One evening‚ when I was living in Austin‚ TX‚ I got a call from my dad. He was excited. "You gotta hear this guy‚" he said‚ "I recorded him off the radio." Then he held the phone up to his stereo and suddenly this deep wonderful voice began singing in my ear. "Me‚ I'm happy-go-lucky/ always ready to grin/ I ain't afraid of loving ya/ ain't fascinated by sin/ so who's this fella in my shoes/ making you cry/ I don't know that guy." He let the whole song finish out and that was the first time I heard Greg Brown.
If you've never heard his voice‚ it's a bottomless bucket of honey. I went right out and bought the album with that song on it‚ "Dream Café." One listen and I was hooked. It had been quite a few years since I'd had a new hero and then‚ voila‚ I wanted to be Greg Brown. He was saying everything I wished I was cool enough to say‚ together enough‚ wise enough. As I listened I knew that if I was that good‚ I would be like him. God‚ I loved these songs! "Love never made a fool of me/ I always was one as you can see/ I can't be good‚ so I'll be free/ and I'll be happy‚ just by myself‚ hey….."
Many songwriters may think of themselves as poets‚ but very few of them really love Poetry. (Perhaps‚ they should call themselves painters.) I'm not saying I can tell who's a poet and who's not‚ but I do tie a thread to the songs that hit me like great poetry. Great poetry takes me someplace quick‚ in three words‚ to the heart‚ to outer space. Great poetry tells a story‚ engages me‚ lifts me up. Greg Brown is a great poet and when you combine that with his supreme taste for melody‚ phrasing and real good sounds‚ well‚ that's why I love songs.
When I quit college‚ my William Blake professor had quit at the same time. I took my first cross country trip with him helping him drive his car to Seattle from Virginia. William Blake had been a huge revelation for me‚ a transformative study. I was several albums into Greg Brown when I discovered he had made an album of William Blake poems put to music. Aha! Songs of Innocence and Experience. I admit I was a little nervous because‚ if you ask me‚ that would be hard to truly pull off. But Greg didn't miss a step and‚ even today‚ I can't think of those poems without hearing his voice and melody singing them.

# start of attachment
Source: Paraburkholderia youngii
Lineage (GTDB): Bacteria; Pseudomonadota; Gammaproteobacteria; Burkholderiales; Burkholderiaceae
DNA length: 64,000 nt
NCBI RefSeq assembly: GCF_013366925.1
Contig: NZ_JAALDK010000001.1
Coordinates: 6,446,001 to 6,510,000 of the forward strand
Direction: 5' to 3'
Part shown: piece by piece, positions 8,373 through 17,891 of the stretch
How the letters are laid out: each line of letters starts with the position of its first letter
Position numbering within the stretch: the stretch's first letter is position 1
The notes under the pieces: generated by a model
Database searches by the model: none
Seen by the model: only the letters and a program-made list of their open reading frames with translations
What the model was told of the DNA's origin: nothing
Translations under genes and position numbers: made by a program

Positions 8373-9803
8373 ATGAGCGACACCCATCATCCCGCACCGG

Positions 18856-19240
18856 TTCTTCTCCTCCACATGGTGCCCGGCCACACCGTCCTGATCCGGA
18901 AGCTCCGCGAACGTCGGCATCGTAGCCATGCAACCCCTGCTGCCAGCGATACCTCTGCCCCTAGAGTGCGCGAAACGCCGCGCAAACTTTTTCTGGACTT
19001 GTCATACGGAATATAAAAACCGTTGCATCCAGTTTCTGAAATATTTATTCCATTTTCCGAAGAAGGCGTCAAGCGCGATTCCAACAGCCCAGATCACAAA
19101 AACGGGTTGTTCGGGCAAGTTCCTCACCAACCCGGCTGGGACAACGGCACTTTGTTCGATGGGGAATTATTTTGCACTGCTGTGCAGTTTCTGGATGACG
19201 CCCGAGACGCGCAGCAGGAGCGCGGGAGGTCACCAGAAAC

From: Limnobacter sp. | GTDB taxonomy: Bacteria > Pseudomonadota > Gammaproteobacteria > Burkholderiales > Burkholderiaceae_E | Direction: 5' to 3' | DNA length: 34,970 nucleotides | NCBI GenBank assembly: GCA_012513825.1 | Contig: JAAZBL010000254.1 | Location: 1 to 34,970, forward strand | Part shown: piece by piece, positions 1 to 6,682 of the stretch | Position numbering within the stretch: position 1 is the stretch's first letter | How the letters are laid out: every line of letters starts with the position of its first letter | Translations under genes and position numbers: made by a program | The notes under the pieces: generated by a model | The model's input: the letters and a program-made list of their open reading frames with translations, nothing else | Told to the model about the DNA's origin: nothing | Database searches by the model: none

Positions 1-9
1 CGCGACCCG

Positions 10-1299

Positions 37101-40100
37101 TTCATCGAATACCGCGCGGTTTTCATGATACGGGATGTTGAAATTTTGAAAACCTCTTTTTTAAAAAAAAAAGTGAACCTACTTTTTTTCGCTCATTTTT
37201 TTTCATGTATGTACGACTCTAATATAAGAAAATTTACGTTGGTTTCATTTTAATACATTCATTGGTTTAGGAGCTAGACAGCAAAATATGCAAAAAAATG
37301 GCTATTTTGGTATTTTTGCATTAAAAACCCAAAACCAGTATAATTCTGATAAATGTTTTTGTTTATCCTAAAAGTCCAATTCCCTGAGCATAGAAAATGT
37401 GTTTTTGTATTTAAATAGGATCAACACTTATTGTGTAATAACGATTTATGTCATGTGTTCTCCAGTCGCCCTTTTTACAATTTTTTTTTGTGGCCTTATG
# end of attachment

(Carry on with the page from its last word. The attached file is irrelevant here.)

Well‚ after hounding several promoters for several years‚ I finally got the chance to open for him in Santa Fe. I went up to him during sound check‚ completely starstruck‚ and told him it would mean everything to me if he listened to me sing. He looked me gently in the eye and said‚ "Well‚ that's too bad." My heart dropped and he started laughing‚ "No‚ no‚ I'll be right at the bottom of these stairs‚" he said. I'd never really had a night like that one‚ what a gig!
Here's where it enters a whole other dimension to Greg Brown that's as vast as any of his other talents. He is incredible with a crowd. Funny‚ funny‚ funny. His songs come spinning out of his talking‚ the audience swings on every word‚ and he improvises the feel of the moment into his songs like a master.
A thing that amazes me is how most of my favorite songwriters use the simplest musical formulas. The fresh breath they bring usually isn't revolutionary chord configurations or surprising harmonic complexities‚ but a new voice and slight variations of the classic three or four chord structures. The same way poets revolutionized the sonnet not by changing the rules but by using them to suit their own naked body. In music‚ fates seems to bless new talents with a unique voice. Bob Dylan‚ Tom Waits‚ Leonard Cohen‚ John Prine -- master wordsmiths and each with a singing voice like none other. Greg Brown has all that. A great songwriter once said‚ "Dylan wasn't that great a songwriter‚ he just knew how to make everything sound so important!" Ha! If so‚ Greg benefits from a similar gift. His voice just plain keeps you‚ his sound is easy to relate to and his words are just plain brilliant.